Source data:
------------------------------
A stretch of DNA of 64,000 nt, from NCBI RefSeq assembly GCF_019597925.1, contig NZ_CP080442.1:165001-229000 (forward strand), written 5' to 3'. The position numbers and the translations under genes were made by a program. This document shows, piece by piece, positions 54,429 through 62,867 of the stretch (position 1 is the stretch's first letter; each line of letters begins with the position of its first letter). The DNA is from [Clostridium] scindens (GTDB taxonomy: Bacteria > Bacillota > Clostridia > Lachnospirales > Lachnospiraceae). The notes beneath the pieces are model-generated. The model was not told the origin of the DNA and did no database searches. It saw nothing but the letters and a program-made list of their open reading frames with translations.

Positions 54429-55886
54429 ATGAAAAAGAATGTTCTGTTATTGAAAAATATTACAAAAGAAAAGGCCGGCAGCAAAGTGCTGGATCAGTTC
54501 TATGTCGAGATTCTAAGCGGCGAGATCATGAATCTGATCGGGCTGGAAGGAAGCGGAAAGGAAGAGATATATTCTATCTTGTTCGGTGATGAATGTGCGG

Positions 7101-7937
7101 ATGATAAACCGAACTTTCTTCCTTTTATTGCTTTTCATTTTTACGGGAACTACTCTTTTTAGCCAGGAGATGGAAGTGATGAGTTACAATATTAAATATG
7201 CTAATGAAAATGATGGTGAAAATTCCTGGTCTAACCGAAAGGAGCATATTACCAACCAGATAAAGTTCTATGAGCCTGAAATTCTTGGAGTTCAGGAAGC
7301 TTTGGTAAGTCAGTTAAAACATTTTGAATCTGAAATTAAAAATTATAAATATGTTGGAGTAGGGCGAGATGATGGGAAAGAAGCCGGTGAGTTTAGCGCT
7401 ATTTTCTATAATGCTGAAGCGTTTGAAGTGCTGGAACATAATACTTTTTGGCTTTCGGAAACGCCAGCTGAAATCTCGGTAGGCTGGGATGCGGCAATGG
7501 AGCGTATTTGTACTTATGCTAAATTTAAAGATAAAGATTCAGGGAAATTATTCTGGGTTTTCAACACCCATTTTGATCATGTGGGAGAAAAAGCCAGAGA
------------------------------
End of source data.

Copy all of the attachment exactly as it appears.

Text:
A stretch of DNA of 64,000 nt, from NCBI RefSeq assembly GCF_019597925.1, contig NZ_CP080442.1:165001-229000 (forward strand), written 5' to 3'. The position numbers and the translations under genes were made by a program. This document shows, piece by piece, positions 54,429 through 62,867 of the stretch (position 1 is the stretch's first letter; each line of letters begins with the position of its first letter). The DNA is from [Clostridium] scindens (GTDB taxonomy: Bacteria > Bacillota > Clostridia > Lachnospirales > Lachnospiraceae). The notes beneath the pieces are model-generated. The model was not told the origin of the DNA and did no database searches. It saw nothing but the letters and a program-made list of their open reading frames with translations.

Positions 54429-55886
54429 ATGAAAAAGAATGTTCTGTTATTGAAAAATATTACAAAAGAAAAGGCCGGCAGCAAAGTGCTGGATCAGTTC
54501 TATGTCGAGATTCTAAGCGGCGAGATCATGAATCTGATCGGGCTGGAAGGAAGCGGAAAGGAAGAGATATATTCTATCTTGTTCGGTGATGAATGTGCGG

Positions 7101-7937
7101 ATGATAAACCGAACTTTCTTCCTTTTATTGCTTTTCATTTTTACGGGAACTACTCTTTTTAGCCAGGAGATGGAAGTGATGAGTTACAATATTAAATATG
7201 CTAATGAAAATGATGGTGAAAATTCCTGGTCTAACCGAAAGGAGCATATTACCAACCAGATAAAGTTCTATGAGCCTGAAATTCTTGGAGTTCAGGAAGC
7301 TTTGGTAAGTCAGTTAAAACATTTTGAATCTGAAATTAAAAATTATAAATATGTTGGAGTAGGGCGAGATGATGGGAAAGAAGCCGGTGAGTTTAGCGCT
7401 ATTTTCTATAATGCTGAAGCGTTTGAAGTGCTGGAACATAATACTTTTTGGCTTTCGGAAACGCCAGCTGAAATCTCGGTAGGCTGGGATGCGGCAATGG
7501 AGCGTATTTGTACTTATGCTAAATTTAAAGATAAAGATTCAGGGAAATTATTCTGGGTTTTCAACACCCATTTTGATCATGTGGGAGAAAAAGCCAGAGA